by Ari Magill, MD
Methylphenidate, a common stimulant medication used in the treatment of ADD, improved both motivation and cognition in a study group of community-dwelling veterans with mild Alzheimer’s disease (AD), demonstrated by Padala et al.1 Cognition was measured for 12 weeks using a cognitive screening test known as the mini-mental status exam. Participants were started on a dosage of 5 mg twice daily, which was then titrated up to 10 mg twice daily at week two. In addition to a diagnosis of AD, all study participants had symptoms of apathy, a common behavioral consequence of AD.
This attention deficit disorder medication could also help stimulate the minds in people with cognitive disorders.
Apathy, in the context of cognitive impairment, is used to describe a severe, profound loss of motivation, even for activities that were previously enjoyed. It is suspected to advance degeneration of neurons during the disease process since having it along with mild cognitive impairment increased the likelihood of progression to full-blown Alzheimer’s disease.2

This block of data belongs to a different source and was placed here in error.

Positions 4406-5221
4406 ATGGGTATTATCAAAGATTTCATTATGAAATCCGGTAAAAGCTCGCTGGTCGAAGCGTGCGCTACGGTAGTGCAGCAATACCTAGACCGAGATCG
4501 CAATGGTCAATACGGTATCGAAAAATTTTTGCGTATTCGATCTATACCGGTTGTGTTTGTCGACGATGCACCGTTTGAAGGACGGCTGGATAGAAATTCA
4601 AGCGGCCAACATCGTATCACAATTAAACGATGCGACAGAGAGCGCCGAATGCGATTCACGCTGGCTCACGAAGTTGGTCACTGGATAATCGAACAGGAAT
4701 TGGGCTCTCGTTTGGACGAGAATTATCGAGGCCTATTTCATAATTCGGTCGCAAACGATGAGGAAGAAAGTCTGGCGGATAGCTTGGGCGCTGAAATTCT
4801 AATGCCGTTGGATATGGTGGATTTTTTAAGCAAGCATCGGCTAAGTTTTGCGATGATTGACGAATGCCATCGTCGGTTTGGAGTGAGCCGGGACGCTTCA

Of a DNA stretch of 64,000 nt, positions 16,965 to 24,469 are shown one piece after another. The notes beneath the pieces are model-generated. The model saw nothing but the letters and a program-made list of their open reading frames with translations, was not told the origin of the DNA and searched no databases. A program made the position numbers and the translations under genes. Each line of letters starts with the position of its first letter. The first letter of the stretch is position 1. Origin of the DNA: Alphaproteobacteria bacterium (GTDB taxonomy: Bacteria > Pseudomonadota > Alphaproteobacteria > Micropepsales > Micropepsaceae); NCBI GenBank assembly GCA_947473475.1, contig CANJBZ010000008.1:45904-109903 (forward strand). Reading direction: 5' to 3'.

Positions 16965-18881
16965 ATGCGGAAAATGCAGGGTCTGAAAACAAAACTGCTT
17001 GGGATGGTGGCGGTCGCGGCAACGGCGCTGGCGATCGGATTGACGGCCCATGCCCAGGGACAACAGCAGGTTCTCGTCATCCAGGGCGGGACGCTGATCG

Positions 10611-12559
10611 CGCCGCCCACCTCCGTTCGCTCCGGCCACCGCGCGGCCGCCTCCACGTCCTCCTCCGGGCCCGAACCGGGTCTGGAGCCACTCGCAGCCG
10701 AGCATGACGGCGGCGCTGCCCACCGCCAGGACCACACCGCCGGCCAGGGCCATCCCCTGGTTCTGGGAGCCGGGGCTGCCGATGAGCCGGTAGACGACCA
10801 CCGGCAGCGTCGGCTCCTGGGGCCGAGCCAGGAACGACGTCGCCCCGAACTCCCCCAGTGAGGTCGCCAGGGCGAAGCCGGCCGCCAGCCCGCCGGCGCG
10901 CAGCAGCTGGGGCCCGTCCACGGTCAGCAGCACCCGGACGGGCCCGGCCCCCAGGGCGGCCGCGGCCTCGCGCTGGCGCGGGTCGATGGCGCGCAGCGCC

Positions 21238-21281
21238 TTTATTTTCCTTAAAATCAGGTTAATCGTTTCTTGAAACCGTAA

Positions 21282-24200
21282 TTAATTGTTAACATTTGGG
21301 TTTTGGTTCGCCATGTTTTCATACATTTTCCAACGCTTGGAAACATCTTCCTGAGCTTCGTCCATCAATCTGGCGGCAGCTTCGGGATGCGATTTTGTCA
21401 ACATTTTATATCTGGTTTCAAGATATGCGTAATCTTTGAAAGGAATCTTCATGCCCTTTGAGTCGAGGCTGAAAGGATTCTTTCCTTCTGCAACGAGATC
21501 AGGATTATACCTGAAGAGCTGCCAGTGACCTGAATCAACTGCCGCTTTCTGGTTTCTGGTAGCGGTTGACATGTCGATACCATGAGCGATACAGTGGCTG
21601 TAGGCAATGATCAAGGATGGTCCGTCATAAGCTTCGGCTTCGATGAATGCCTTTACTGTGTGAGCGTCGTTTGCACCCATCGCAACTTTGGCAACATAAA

- Padala PR, et al. Methylphenidate for apathy in community-dwelling older veterans with mild Alzheimer’s disease: a double-blind, randomized, placebo-controlled trial. Am J Psychiatry. 2018;175(2): 159-168. doi: 10.1176/appi.ajp.2017.17030316.
- Ruthirakuhan M, et al. The roles of apathy and depression in predicting Alzheimer disease: a longitudinal analysis in older adults with mild cognitive impairment. Am J Geriatr Psychiatry. 2019;27(8): 873-882. doi: 10.1016/j.jagp.2019.02.003.
About the Author
Dr. Ari Magill is a holistic neurologist and medical consultant based in Mesa, AZ. He received medical school training at University of Texas Southwestern in Dallas and residency training at the University of Arizona in Tucson. He is passionate about finding innovative treatments for cognitive impairment, emphasizing lifestyle change and natural supplements.